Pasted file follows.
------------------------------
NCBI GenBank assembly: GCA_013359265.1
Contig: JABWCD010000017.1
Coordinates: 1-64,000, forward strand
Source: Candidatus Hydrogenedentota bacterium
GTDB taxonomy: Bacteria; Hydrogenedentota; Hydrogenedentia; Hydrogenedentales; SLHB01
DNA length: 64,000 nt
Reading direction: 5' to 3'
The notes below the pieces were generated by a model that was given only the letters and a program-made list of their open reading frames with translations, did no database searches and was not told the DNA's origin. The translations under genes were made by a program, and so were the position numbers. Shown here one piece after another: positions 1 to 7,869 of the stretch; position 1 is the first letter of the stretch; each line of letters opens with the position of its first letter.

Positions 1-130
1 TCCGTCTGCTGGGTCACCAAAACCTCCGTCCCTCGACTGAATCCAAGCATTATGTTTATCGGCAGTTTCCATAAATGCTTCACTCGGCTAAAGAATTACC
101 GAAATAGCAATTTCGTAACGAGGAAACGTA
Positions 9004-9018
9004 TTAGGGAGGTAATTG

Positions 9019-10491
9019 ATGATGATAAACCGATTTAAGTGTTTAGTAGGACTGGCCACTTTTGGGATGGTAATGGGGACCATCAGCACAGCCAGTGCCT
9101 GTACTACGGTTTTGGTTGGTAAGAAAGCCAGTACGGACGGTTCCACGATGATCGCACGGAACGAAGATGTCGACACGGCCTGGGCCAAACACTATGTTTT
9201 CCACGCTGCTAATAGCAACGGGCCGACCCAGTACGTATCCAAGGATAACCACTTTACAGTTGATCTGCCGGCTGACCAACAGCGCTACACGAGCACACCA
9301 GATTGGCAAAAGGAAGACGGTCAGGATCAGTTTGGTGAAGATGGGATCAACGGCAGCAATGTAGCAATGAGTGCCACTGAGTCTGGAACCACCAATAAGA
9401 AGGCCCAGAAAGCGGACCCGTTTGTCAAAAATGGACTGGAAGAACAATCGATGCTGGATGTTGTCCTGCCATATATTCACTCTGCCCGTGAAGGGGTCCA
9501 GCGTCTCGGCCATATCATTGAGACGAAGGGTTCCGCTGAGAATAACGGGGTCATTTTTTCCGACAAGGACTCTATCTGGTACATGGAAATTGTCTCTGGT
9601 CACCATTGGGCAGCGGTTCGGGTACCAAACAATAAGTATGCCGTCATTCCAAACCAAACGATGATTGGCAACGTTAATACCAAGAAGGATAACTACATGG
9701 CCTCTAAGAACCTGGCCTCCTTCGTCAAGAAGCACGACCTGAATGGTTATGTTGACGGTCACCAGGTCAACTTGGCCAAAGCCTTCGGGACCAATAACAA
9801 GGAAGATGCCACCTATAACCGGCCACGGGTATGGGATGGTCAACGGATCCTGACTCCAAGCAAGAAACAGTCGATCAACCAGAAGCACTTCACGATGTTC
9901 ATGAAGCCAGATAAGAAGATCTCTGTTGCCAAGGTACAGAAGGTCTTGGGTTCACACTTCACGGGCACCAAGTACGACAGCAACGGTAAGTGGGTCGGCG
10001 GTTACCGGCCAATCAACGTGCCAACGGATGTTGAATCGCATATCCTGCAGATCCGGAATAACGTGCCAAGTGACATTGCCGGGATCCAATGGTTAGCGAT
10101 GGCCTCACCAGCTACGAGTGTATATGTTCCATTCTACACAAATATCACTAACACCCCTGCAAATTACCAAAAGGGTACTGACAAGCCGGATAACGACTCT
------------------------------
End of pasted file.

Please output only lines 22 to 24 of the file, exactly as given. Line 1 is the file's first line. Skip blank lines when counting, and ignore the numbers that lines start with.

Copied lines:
9701 CCTCTAAGAACCTGGCCTCCTTCGTCAAGAAGCACGACCTGAATGGTTATGTTGACGGTCACCAGGTCAACTTGGCCAAAGCCTTCGGGACCAATAACAA
9801 GGAAGATGCCACCTATAACCGGCCACGGGTATGGGATGGTCAACGGATCCTGACTCCAAGCAAGAAACAGTCGATCAACCAGAAGCACTTCACGATGTTC
9901 ATGAAGCCAGATAAGAAGATCTCTGTTGCCAAGGTACAGAAGGTCTTGGGTTCACACTTCACGGGCACCAAGTACGACAGCAACGGTAAGTGGGTCGGCG